Within a span of less than eight hours last week, Californians saw the current governor deliver an early closing statement on his time in office and a fiery exchange between the leading candidates to replace him in 2019.
Under investigation for harassment allegations, state Sen. Tony Mendoza failed to get required 70% of votes at Dems pre-endorsement caucus today for party endorsement, must seek vote at state party convention next month. Won 58% of votes of delegates.
A bid to help Californians dodge the effects of President Trump’s tax plan has gotten a little less generous.
State Senate President Pro Tem Kevin de León (D-Los Angeles) has changed his bill allowing those who donate to a new state-run nonprofit to receive relief on both their state and federal taxes. In the new version of the bill, those who give to the nonprofit will reduce their state income taxes by 85% of the donation plus receive a federal charitable deduction.
Previously, De León was aiming to provide a dollar-for-dollar reduction in state taxes for those who donated. But tax law experts working on the bill with De León worried that amount could cause the federal Internal Revenue Service to crack down on the plan, and advised that a lower percentage was more legally defensible.
Former Rep. Gabrielle Giffords and her husband, astronaut Mark Kelly, endorsed Lt. Gov. Gavin Newsom for governor on Friday citing his championing of gun control efforts.
Newsom was the force behind 2016’s Proposition 63, which outlaws the possession of ammunition magazines that hold more than 10 rounds, requires background checks for people buying bullets, makes it a crime not to report lost or stolen guns and provides a process for taking guns from people convicted of a felony.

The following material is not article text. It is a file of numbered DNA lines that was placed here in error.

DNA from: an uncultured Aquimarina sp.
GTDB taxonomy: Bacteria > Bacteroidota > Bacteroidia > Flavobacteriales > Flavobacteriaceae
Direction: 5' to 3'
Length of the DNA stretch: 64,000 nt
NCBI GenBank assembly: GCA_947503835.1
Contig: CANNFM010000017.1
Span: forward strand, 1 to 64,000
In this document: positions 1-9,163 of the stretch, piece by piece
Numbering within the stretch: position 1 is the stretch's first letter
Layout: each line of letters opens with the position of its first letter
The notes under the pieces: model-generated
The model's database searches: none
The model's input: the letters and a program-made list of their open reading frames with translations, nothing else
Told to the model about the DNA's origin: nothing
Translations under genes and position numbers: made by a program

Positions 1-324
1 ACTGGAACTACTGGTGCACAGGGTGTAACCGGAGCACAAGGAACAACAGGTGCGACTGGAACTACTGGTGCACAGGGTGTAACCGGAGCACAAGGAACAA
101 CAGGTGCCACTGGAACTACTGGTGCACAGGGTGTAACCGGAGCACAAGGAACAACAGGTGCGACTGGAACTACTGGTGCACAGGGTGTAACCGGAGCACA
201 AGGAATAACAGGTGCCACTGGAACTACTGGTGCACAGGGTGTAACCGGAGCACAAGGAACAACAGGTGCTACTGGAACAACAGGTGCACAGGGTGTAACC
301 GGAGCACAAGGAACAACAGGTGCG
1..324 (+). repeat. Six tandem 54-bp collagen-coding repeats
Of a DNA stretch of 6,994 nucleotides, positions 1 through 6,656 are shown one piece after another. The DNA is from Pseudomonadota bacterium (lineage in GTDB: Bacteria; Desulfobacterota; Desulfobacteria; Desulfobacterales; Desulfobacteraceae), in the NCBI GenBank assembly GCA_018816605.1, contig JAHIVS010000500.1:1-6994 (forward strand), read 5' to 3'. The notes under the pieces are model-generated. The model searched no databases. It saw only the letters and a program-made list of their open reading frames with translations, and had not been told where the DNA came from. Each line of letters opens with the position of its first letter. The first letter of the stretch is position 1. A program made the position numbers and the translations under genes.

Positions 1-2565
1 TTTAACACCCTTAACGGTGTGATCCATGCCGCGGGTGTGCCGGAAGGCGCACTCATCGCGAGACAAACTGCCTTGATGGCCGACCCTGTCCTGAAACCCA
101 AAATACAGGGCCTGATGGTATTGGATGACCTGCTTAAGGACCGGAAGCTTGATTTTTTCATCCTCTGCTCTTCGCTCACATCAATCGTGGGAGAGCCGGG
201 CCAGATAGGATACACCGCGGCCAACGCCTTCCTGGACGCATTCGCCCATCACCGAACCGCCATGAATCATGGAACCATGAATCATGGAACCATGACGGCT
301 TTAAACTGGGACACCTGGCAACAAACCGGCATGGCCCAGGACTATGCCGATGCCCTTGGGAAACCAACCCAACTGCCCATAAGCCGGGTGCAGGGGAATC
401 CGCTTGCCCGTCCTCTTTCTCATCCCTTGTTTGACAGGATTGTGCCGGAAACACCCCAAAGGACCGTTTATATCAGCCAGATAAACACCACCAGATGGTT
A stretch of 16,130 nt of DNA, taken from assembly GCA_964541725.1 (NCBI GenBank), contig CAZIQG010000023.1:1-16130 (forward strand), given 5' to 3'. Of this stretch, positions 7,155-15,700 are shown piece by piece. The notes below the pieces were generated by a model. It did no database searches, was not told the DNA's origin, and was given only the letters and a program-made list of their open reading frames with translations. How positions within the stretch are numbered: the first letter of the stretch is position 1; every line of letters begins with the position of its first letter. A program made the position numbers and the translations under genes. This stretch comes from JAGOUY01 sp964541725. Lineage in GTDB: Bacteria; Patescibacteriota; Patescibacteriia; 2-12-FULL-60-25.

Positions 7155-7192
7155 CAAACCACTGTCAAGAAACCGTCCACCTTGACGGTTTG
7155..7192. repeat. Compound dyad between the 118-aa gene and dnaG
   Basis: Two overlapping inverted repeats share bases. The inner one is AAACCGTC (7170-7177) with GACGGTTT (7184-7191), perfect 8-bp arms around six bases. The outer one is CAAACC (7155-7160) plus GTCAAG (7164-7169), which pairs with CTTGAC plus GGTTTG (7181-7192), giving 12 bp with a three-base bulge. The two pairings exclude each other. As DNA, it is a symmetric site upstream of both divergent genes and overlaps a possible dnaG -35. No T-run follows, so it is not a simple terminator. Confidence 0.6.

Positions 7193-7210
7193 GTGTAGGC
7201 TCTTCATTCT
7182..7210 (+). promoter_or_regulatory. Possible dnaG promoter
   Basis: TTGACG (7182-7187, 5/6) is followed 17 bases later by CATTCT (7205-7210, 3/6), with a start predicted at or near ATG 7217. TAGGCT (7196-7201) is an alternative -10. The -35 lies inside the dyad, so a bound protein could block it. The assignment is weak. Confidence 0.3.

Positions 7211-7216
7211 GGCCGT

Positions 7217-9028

Giffords was shot in the head while meeting with constituents in 2011. She and Kelly have become ardent gun control activists since her recovery. The couple was introduced by Aqeela Sherrills, an activist who works to curb gang violence and whose his son, Terrell Sherrills, 18, was killed in 2004.
California’s secretary of state assigned numbers Friday to the four propositions on the June primary ballot, proposals crafted by state lawmakers last year. The list includes issues such as borrowing for drought, parks projects and restrictions on raiding new fuel tax revenues.
In contrast, the four propositions voters will consider in June were the result of legislative negotiations on a variety of topics. Two of them encompass side deals on 2017’s biggest legislative debates: a new $52-billion transportation plan funded by taxes and fees and a reauthorization of California’s landmark cap-and-trade climate law.
Times journalists annotated Gov. Jerry Brown’s State of the State speech. If you see a passage highlighted in yellow, you can click on it to see what we have to say about it. You can also highlight passages and leave your own comments.
The candidates who hope to be California's next governor clashed Thursday about immigration, healthcare and how they made their fortunes at a boisterous debate in front of a packed hall with a predominantly Latino audience.
As the clout of Latino voters continues to grow in California, the governor's race could hinge on which candidate appeals most to this critical slice of the electorate. Many of the debate's questions revolved around immigration, a touchstone issue to many in the audience.
But front-runners Gavin Newsom and Antonio Villaraigosa also unleashed deeply personal attacks in the debate at UCLA’s Royce Hall over how the other made his money, a shift from the policy spats that have emerged in prior clashes.
In his 16th and final State of the State address, Gov. Jerry Brown largely pivoted away from familiar warnings about California’s future to instead offer a valedictory message on what’s been accomplished since his unprecedented return to Sacramento in 2011.